Balancing the Science and Art of Marketing?

For companies that don’t sell everyday items, for example, it’s not as important for their brand to be top of mind for consumers. “Instead, I want to know that when our customer needs us, they recognize the brand and understand the services we provide,” said Jake Taylor, a marketing analyst at CORT. That’s why brand awareness can mean something different for every organization.

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Editor’s Note: Annually after the Labor Day break in the United States companies begin to deeply evaluate all aspects of their business with the goals of both improving business performance in the last four months of the year and of initiating the preparation of budgetary and resourcing plans for the upcoming calendar year. One of the areas of evaluation that typically comes under increased scrutiny during this reenergized time of focus is the function of marketing. Provided below are four short extracts that highlight areas of marketing that may be beneficial for review by leaders and planners as they begin their post-Labor Day marketing planning and evaluation efforts.

How Scientific Can Marketing Be?

An extract from an article by Nate Holmes

Marketing isn’t famous for being overly concerned with facts. At best, marketing informs people of products and services that can elevate their potential and wellbeing. At worst, marketing spins facts and bamboozles the public. Less discussed, however, is the way that marketers can deceive themselves.

For several decades, there has been a push to make marketing more scientific, data-driven, and measurable. Numerous agencies, software platforms, and self-proclaimed gurus have rallied to the cause. It has been such a popular idea that CEOs and CFOs now believe that marketers actually control the metrics they measure.

The more that digital systems track every click, view, search, and comment, the more confidence there seems to be that marketing can be done with scientific precision. I think this confidence is misplaced. While I’d like to see more scientific thinking introduced into marketing, I also want to be realistic about where it can help us, and how it can mislead us.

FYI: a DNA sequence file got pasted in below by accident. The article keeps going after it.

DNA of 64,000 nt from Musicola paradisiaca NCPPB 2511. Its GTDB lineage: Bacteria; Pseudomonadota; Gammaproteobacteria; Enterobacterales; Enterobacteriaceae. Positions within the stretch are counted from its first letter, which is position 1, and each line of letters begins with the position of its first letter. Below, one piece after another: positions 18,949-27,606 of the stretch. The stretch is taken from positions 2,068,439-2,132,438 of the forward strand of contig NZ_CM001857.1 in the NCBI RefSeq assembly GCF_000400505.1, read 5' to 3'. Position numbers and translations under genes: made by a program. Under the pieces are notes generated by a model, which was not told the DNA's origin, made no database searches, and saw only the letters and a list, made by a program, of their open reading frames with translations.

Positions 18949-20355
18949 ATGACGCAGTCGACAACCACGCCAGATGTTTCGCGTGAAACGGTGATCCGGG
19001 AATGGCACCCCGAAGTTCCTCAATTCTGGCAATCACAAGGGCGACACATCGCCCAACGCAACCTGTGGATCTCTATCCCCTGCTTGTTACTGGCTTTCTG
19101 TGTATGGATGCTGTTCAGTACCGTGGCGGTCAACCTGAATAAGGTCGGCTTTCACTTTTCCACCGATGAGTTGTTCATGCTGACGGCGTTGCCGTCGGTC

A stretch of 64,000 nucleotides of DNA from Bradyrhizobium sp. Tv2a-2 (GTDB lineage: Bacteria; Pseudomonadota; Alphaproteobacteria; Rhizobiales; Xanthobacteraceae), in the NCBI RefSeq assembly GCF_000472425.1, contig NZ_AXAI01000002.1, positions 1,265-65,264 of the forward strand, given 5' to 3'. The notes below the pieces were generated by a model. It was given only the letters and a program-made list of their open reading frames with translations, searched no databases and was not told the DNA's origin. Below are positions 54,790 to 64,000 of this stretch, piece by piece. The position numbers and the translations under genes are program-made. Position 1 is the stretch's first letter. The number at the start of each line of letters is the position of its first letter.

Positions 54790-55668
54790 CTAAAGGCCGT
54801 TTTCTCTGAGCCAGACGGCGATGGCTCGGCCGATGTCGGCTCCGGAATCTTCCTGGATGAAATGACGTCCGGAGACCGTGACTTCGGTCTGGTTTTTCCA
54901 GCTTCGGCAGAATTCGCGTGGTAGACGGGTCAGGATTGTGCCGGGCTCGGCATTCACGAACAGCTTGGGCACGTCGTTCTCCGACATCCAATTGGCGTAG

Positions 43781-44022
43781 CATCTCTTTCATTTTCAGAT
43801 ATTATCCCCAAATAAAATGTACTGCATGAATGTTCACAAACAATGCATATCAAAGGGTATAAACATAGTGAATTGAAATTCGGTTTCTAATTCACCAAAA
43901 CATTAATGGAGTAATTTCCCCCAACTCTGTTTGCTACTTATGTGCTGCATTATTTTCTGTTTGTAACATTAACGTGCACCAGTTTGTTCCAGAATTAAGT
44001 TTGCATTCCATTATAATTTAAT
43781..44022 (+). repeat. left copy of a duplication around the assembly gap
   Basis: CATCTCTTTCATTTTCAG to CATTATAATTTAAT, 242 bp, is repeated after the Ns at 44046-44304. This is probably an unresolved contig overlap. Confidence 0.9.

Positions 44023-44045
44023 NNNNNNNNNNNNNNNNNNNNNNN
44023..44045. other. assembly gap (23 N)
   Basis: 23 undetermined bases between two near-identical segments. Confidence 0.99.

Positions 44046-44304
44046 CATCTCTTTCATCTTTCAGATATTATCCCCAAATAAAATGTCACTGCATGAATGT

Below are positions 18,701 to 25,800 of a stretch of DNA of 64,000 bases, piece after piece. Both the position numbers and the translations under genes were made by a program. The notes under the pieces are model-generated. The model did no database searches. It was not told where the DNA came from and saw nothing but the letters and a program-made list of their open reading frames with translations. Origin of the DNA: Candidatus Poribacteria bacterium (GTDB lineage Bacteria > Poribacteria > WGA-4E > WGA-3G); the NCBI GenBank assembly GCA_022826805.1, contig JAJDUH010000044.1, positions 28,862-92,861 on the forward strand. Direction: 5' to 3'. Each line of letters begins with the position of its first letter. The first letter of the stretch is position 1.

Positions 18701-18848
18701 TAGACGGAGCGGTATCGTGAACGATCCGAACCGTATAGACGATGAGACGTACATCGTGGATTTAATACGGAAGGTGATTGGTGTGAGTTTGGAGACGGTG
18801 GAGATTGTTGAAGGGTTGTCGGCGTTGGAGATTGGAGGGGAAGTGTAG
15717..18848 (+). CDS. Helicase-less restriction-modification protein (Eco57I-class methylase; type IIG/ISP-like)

Read the complete article on How Scientific Can Marketing Be? 

Why Brand Awareness Matters

An extract from an article by Kaya Ismail

While brand awareness generally means how familiar consumers are with your company and its products or services, it’s essential to get more specific than this. Jake Taylor, marketing analyst at CORT, believes companies need to consider whether brand awareness means customers have heard their name before, or that their customers understand their specific products or services. Brand awareness is defined by the goals of the marketing team.

For companies that don’t sell everyday items, for example, it’s not as important for their brand to be top of mind for consumers. “Instead, I want to know that when our customer needs us, they recognize the brand and understand the services we provide,” said Taylor. That’s why brand awareness can mean something different for every organization.

Read the complete article on Why Brand Awareness Matters

Do You Understand Marketing?

An extract from an article by Dr. Philip Kotler

Marketing’s key processes are: (1) opportunity identification, (2) new product development, (3) customer attraction, (4) customer retention and loyalty-building, and (5) order fulfillment.  A company that handles all of these processes well will normally enjoy success.  But when a company fails at any one of these processes, it will not survive.

CEOs tend to see marketing as a department that comes into play after the product has been made, and the remaining job is to sell it.  We argue instead that marketing must be seen as setting the strategic direction for the firm.  Peter Drucker stated it well over thirty years ago:  “A company has only two basic functions: innovation and marketing.”

The Fabric of Digital Marketing

An extract from an article by ComplexDiscovery

One unspoken but highly relevant factor in a digital marketing program’s success is the health of the target market. One only has to look at the last tech bubble to realize that many individuals who viewed themselves as marketing experts before the bubble burst were more the beneficiaries of great market conditions than great marketers. When the bubble burst, it quickly unmasked those leaders whose marketing programs were not comprehensive or cohesive and whose strong contribution to the organizational bottom line was because of market conditions, not solid marketing efforts.

Bringing value to the bottom line with digital marketing consists of more than regular cotton candy emotional accents on popular topics. It consists of the comprehensive and cohesive use of the proper tactics, techniques, and tools, applied to share the right information with the right audience at the right time to positively inform that audience’s thoughts, decisions, and actions. If a marketing leader can do this consistently over time, they should be able to deliver a positive and quantifiable impact on an organization’s bottom line with digital marketing.

Read the complete article on the Fabric of Digital Marketing

Additional Reading

Source: ComplexDiscovery

ComplexDiscovery combines original industry research with curated expert articles to create an informational resource that helps legal, business, and information technology professionals better understand the business and practice of data discovery and legal discovery.

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